Has L.A. Lost Its Spark?

The Los Angeles Sparks were picked by many to win it all this year in the WBNA. But after a bad start, can they bounce back?

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Noah Graham/NBAE via Getty Images

At the start of the WNBA season, the dominant question was: How will the league survive? But as the league approaches the all-star game Saturday in Connecticut, the question has changed in a good way. Now everyone is wondering who will survive this topsy-turvy season?

The WNBA standings are astonishing. Four teams won 60 percent of their games last season—the Connecticut Sun, the San Antonio Silver Stars, the Seattle Storm and the Detroit Shock—but only one of those four, the Sun (an unprepossessing 9-6, as of this writing), even has a winning record this season. The Los Angeles Sparks, picked by many to win it all this year, will have to surge even to make the playoffs after their 4-9 start. The Sacramento Monarchs, a perennial powerhouse, has fallen into the depths of the league at 3-14, a performance that cost their coach, Jenny Boucek, her job. Continuity used to be a defining characteristic of a win, but not anymore.

The new powers are the Phoenix Mercury and the Indiana Fever, two teams that made news via their corporate sponsorships. They are now gaining attention by steamrolling the league during the first half of the season. The Mercury, just like their NBA counterpart, the Phoenix Suns, are one of the most entertaining teams to watch. They play a vigorous up-tempo game and literally run their opponents out of the building. The Mercury are averaging 93.4 points per game, nearly 12 points more than the second-best offense in the league. By contrast, Indiana wins with their stout defense, allowing a league low of 69.3 points per contest. Both teams have star-studded lineups, and if these two units meet in the finals, it should make for a classic clash of styles and a series with tremendous crossover potential.

However, it is easy to make a little too much of the early weeks of the season. Some teams don’t get their stars back from the Euroleague playoffs until after the season has begun, and it takes them longer to play effectively as a unit. Other teams suffer from wacky scheduling. For instance, the Sparks have played more than twice as many games on the road as they have at home. They are 1-8 on the road and 3-1 at home. In the second half of the season, that split will reverse, giving a bit of hope for the rest of their season.

Sparks fans have two more reasons for optimism. Although Candace Parker may well become the greatest women’s basketball player of all time (she won both Rookie of the Year and Most Valuable Player last season and that was on top of an NCAA title and an Olympic Gold Medal), it may take her awhile to get back to top form after having a baby earlier this year. She has returned from maternity leave on accelerated schedule, but her game hasn’t arrived yet. Also, Lisa Leslie, the Sparks stalwart center, has played only five games due to a knee injury.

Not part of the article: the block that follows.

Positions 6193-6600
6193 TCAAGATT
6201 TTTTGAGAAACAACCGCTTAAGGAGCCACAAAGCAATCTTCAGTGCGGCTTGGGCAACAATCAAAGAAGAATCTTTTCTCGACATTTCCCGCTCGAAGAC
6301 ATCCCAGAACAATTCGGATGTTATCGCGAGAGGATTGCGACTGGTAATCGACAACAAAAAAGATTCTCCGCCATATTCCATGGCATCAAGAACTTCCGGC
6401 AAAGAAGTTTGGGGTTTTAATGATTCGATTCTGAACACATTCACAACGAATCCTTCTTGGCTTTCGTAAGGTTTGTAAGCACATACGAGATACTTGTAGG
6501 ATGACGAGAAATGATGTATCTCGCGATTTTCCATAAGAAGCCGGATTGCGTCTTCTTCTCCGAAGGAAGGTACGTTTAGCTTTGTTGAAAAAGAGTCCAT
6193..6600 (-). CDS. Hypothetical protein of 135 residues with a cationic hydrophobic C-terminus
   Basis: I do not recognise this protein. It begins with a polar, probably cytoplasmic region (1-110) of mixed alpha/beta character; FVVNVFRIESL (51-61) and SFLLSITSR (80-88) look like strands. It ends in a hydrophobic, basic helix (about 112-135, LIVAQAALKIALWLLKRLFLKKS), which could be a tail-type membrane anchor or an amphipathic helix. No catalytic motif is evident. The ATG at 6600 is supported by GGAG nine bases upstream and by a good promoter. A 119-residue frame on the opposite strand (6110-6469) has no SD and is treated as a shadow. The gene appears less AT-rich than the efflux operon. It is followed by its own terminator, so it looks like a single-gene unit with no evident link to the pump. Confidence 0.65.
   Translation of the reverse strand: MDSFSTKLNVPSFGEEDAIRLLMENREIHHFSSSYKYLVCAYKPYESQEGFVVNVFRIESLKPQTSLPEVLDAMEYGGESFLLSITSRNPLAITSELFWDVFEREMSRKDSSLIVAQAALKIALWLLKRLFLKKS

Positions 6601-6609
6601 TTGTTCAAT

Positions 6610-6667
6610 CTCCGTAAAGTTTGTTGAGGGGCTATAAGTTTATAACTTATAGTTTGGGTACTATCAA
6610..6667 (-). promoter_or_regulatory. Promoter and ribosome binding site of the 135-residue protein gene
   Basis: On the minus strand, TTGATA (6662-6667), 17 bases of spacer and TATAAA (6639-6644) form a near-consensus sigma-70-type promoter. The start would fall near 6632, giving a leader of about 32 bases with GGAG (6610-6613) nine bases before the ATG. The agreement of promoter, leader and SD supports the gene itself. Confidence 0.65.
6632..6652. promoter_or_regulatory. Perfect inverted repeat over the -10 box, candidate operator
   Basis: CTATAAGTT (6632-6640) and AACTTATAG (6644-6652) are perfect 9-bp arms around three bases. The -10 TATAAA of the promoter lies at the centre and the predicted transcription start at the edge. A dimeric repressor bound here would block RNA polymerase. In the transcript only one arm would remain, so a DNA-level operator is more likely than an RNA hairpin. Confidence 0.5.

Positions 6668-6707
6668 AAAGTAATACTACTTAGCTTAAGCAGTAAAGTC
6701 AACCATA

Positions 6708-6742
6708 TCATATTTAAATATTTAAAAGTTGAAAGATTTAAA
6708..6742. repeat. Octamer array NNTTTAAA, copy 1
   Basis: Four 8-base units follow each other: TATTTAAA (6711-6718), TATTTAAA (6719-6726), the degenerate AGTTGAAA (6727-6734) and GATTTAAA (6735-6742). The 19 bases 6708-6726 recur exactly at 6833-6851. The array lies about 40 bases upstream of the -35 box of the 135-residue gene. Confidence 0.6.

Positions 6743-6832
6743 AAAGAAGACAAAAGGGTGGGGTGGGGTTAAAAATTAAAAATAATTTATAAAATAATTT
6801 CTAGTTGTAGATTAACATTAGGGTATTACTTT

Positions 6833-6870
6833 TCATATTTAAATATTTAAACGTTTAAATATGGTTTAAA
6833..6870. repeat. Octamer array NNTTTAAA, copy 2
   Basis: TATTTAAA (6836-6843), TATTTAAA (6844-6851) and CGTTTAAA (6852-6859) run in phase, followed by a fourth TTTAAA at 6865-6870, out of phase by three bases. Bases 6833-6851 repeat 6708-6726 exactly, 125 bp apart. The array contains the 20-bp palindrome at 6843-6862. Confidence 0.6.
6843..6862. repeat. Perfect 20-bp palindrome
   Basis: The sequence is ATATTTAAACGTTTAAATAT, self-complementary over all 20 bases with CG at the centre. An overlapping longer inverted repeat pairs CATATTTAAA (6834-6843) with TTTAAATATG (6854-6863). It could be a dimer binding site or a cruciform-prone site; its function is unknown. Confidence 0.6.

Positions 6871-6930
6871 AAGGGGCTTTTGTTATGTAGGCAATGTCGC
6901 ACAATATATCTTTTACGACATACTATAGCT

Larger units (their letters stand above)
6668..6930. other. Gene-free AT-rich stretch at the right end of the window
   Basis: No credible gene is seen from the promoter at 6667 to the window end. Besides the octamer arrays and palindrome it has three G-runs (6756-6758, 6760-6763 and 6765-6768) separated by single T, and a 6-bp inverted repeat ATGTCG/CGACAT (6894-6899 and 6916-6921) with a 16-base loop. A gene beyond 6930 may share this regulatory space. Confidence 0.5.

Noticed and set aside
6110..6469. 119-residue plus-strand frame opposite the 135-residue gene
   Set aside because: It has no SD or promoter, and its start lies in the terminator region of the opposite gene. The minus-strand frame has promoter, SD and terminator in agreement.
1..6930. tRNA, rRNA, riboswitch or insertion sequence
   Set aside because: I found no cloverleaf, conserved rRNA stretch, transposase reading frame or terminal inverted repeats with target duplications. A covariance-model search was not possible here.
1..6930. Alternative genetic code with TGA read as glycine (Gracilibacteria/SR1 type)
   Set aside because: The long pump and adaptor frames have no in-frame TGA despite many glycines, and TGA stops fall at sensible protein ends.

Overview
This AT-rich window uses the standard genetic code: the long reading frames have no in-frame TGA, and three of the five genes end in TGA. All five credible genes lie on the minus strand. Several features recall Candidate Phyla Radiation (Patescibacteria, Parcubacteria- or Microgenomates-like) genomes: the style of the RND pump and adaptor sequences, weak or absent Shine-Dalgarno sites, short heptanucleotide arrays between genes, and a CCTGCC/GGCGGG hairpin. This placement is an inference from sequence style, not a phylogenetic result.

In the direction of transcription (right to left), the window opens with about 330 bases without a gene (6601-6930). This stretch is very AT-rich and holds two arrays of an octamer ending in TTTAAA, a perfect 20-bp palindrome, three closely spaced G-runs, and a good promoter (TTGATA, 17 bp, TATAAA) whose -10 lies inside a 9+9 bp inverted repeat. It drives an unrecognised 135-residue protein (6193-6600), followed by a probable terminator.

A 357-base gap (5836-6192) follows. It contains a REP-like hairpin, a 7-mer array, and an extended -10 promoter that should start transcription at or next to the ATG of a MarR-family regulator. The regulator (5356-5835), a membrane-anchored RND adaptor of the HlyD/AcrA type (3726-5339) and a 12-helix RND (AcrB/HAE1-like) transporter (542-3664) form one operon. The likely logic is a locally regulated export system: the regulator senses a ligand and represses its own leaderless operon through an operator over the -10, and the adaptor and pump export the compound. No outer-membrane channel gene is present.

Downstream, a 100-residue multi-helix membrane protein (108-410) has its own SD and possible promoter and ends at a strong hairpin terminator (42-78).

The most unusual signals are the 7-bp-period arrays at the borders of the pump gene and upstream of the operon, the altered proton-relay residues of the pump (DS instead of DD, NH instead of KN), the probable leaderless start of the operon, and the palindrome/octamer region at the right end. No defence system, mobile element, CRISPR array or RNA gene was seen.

Another unsettling matter in the league is the lack of seasoned personnel decision makers. The Atlanta Dream, for instance, released their starting point guard from last season, Ivory Latta, only to bring her back after three weeks and release the woman who replaced her, Nikki Teasley. The bigger problem is that both are productive backcourt players, and it isn’t as if the Dream is undefeated, they are 8-10 and in the thick of the Eastern Conference playoff race after a 4-30 season last year. Where I’m from, teams with losing records either hold on tight to their talented players or deal with them when they have a surplus at that position. It looks like the Dream has chosen to play revolving doors with theirs.

The league is dealing with the sort of embarrassment that the family-friendly WNBA likes to think it’s above. Diana Taurasi, one of the top players on the Mercury, was arrested on July 2, on extreme DUI charges. Her blood alcohol level was more than twice the legal limit. The league faced a quandary. A harsh penalty and suspension would be consistent with its values, but that would almost certainly leave Taurasi, one of the greatest players in University of Connecticut history, ineligible to play in an all-star game that is taking place a short drive from the campus where she starred.

The league ultimately took a pass allowing the Mercury to set the punishment, and the team, not wanting to diminish its stellar start, suspended Taurasi for only two games.

The all-star game will represent a homecoming for several other UConn alumni—Sue Bird and Swin Cash of the Storm, Charde Houston of the Minnesota Lynx and Aisha Jones of the Sun. With six players making their first all-star appearance, it looks like the league’s talent base is just fine, even if continuity is taking a beat down.

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